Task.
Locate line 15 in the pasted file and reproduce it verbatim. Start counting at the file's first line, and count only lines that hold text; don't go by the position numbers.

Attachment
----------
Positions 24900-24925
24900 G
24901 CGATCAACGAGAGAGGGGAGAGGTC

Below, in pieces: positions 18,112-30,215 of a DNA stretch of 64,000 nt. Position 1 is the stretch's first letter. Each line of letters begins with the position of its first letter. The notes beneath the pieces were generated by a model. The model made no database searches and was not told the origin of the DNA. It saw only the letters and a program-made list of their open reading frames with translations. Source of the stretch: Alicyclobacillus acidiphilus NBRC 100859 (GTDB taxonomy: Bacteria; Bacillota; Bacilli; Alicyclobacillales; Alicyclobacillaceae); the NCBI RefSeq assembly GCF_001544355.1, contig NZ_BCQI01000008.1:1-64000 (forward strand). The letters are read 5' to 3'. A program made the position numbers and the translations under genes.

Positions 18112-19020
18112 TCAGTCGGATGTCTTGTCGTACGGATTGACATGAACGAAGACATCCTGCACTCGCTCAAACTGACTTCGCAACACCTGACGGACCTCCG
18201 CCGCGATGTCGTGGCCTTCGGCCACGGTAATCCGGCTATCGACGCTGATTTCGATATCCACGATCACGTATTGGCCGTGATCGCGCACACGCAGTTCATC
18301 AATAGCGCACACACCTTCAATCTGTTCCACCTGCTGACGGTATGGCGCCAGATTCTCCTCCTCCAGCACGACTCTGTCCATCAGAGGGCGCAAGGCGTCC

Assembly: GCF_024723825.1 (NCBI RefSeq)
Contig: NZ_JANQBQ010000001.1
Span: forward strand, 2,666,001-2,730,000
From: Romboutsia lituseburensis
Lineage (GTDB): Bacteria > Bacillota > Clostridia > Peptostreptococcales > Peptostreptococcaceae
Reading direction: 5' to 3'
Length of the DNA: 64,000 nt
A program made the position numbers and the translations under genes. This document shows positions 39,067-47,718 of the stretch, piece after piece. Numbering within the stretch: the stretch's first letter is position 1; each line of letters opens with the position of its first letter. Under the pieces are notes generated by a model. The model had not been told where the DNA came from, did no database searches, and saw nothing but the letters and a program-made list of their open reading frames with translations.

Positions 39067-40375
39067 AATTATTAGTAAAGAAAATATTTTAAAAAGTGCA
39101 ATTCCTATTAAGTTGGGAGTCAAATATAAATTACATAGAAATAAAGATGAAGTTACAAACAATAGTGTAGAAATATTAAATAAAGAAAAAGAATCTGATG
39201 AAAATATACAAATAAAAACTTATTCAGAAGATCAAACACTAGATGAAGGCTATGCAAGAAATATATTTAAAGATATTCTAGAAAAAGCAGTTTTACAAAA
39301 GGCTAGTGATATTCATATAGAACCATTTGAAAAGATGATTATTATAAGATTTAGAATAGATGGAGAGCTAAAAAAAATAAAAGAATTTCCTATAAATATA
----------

Length of the DNA: 64,000 nt